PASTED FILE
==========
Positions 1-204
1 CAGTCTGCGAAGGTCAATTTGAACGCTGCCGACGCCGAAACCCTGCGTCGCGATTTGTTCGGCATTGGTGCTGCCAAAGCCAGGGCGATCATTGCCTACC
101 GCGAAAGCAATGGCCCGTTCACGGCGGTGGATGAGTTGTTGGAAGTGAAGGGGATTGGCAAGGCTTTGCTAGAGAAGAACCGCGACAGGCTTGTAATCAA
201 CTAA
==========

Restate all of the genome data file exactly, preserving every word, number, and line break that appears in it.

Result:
Positions 1-204
1 CAGTCTGCGAAGGTCAATTTGAACGCTGCCGACGCCGAAACCCTGCGTCGCGATTTGTTCGGCATTGGTGCTGCCAAAGCCAGGGCGATCATTGCCTACC
101 GCGAAAGCAATGGCCCGTTCACGGCGGTGGATGAGTTGTTGGAAGTGAAGGGGATTGGCAAGGCTTTGCTAGAGAAGAACCGCGACAGGCTTGTAATCAA
201 CTAA